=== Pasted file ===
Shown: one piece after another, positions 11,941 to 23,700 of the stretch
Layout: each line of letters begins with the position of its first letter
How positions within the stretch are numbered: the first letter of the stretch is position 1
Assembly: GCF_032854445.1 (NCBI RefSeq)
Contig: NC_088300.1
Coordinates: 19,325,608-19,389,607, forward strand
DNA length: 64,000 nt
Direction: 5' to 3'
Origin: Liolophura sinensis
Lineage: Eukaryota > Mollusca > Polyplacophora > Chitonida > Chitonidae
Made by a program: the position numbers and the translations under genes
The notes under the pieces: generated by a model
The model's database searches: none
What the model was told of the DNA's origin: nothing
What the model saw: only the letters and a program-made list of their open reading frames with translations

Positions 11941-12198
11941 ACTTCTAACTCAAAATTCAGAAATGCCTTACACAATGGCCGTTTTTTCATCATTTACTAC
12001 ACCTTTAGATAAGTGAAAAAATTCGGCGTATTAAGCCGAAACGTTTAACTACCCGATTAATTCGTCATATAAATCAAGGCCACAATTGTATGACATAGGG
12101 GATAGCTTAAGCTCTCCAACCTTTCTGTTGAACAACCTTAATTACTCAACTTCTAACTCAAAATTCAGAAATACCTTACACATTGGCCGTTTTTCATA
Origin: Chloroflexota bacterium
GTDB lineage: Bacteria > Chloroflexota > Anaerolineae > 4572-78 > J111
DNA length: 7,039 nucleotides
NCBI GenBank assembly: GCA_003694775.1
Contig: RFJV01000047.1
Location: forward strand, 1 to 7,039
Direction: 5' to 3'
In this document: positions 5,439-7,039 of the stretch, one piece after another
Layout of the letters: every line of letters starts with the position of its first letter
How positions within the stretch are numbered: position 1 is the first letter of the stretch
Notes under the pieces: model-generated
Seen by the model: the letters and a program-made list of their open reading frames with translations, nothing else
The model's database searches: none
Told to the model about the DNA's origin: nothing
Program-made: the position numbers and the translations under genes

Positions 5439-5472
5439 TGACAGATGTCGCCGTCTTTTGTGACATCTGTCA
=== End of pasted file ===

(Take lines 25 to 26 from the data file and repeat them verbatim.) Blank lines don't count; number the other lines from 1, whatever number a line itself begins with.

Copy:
Location: forward strand, 1 to 7,039
Direction: 5' to 3'